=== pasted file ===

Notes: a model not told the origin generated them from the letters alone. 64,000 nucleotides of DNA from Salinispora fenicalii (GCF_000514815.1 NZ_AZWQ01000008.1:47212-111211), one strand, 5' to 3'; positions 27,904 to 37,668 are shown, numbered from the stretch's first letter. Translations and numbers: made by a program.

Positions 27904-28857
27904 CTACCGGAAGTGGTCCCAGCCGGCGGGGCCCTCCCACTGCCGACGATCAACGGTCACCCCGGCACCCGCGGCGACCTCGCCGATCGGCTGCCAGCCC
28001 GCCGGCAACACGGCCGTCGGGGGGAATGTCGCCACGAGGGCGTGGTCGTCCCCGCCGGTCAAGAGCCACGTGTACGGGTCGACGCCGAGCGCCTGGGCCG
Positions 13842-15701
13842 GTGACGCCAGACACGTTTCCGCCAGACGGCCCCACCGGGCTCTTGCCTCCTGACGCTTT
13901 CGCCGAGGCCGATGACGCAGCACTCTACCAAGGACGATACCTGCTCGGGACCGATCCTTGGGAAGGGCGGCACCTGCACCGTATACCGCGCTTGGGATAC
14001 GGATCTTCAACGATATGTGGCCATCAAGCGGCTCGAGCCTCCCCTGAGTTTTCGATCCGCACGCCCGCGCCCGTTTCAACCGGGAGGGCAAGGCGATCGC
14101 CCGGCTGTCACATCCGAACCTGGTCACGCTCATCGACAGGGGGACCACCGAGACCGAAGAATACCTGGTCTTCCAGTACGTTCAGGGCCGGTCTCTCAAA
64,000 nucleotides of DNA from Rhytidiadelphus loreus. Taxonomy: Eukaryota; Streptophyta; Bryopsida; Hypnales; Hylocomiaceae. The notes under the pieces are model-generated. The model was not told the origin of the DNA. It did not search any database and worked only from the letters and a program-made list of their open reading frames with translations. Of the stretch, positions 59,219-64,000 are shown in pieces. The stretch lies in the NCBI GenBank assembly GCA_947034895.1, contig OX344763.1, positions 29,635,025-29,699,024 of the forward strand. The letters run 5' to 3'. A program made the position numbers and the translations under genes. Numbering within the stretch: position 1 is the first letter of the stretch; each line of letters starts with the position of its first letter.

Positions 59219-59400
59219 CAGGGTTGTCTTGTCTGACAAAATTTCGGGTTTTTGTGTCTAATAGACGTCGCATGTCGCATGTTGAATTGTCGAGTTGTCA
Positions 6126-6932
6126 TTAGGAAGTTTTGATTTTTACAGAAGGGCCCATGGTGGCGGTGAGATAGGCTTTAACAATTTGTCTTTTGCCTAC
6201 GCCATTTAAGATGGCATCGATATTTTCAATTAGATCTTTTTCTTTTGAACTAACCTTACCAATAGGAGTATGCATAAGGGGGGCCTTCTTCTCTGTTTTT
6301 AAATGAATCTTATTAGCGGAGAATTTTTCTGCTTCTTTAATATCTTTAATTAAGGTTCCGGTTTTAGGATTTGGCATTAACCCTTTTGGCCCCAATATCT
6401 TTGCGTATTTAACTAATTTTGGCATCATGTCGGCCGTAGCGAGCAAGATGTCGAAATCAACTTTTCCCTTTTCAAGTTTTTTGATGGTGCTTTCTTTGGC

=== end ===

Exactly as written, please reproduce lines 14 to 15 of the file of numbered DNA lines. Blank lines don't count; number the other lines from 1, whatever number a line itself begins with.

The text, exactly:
6126 TTAGGAAGTTTTGATTTTTACAGAAGGGCCCATGGTGGCGGTGAGATAGGCTTTAACAATTTGTCTTTTGCCTAC
6201 GCCATTTAAGATGGCATCGATATTTTCAATTAGATCTTTTTCTTTTGAACTAACCTTACCAATAGGAGTATGCATAAGGGGGGCCTTCTTCTCTGTTTTT